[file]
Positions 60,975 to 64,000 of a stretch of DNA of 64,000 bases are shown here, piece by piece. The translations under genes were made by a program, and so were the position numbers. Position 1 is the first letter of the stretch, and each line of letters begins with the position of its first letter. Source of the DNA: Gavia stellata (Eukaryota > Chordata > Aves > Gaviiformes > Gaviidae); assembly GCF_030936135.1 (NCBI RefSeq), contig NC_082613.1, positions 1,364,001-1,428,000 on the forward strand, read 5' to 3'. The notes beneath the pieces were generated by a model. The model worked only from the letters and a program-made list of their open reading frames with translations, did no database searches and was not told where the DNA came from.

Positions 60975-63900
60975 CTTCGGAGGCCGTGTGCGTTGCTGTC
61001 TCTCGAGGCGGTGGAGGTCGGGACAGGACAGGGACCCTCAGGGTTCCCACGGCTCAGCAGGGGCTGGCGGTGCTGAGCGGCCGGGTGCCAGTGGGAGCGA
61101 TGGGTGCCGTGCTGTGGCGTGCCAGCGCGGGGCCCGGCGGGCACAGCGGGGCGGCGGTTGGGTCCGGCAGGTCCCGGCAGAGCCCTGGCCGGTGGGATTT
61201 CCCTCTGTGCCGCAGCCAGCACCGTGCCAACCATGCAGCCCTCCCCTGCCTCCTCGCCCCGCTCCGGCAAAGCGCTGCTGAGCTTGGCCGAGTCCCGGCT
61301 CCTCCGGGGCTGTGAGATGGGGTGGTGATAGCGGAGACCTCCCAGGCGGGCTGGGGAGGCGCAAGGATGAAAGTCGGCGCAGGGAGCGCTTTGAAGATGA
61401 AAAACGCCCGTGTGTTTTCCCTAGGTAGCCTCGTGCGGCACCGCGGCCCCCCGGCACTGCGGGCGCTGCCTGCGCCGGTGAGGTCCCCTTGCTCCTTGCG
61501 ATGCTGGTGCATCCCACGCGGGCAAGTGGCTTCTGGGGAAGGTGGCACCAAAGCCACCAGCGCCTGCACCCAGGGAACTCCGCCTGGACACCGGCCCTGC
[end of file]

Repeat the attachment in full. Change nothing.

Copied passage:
Positions 60,975 to 64,000 of a stretch of DNA of 64,000 bases are shown here, piece by piece. The translations under genes were made by a program, and so were the position numbers. Position 1 is the first letter of the stretch, and each line of letters begins with the position of its first letter. Source of the DNA: Gavia stellata (Eukaryota > Chordata > Aves > Gaviiformes > Gaviidae); assembly GCF_030936135.1 (NCBI RefSeq), contig NC_082613.1, positions 1,364,001-1,428,000 on the forward strand, read 5' to 3'. The notes beneath the pieces were generated by a model. The model worked only from the letters and a program-made list of their open reading frames with translations, did no database searches and was not told where the DNA came from.

Positions 60975-63900
60975 CTTCGGAGGCCGTGTGCGTTGCTGTC
61001 TCTCGAGGCGGTGGAGGTCGGGACAGGACAGGGACCCTCAGGGTTCCCACGGCTCAGCAGGGGCTGGCGGTGCTGAGCGGCCGGGTGCCAGTGGGAGCGA
61101 TGGGTGCCGTGCTGTGGCGTGCCAGCGCGGGGCCCGGCGGGCACAGCGGGGCGGCGGTTGGGTCCGGCAGGTCCCGGCAGAGCCCTGGCCGGTGGGATTT
61201 CCCTCTGTGCCGCAGCCAGCACCGTGCCAACCATGCAGCCCTCCCCTGCCTCCTCGCCCCGCTCCGGCAAAGCGCTGCTGAGCTTGGCCGAGTCCCGGCT
61301 CCTCCGGGGCTGTGAGATGGGGTGGTGATAGCGGAGACCTCCCAGGCGGGCTGGGGAGGCGCAAGGATGAAAGTCGGCGCAGGGAGCGCTTTGAAGATGA
61401 AAAACGCCCGTGTGTTTTCCCTAGGTAGCCTCGTGCGGCACCGCGGCCCCCCGGCACTGCGGGCGCTGCCTGCGCCGGTGAGGTCCCCTTGCTCCTTGCG
61501 ATGCTGGTGCATCCCACGCGGGCAAGTGGCTTCTGGGGAAGGTGGCACCAAAGCCACCAGCGCCTGCACCCAGGGAACTCCGCCTGGACACCGGCCCTGC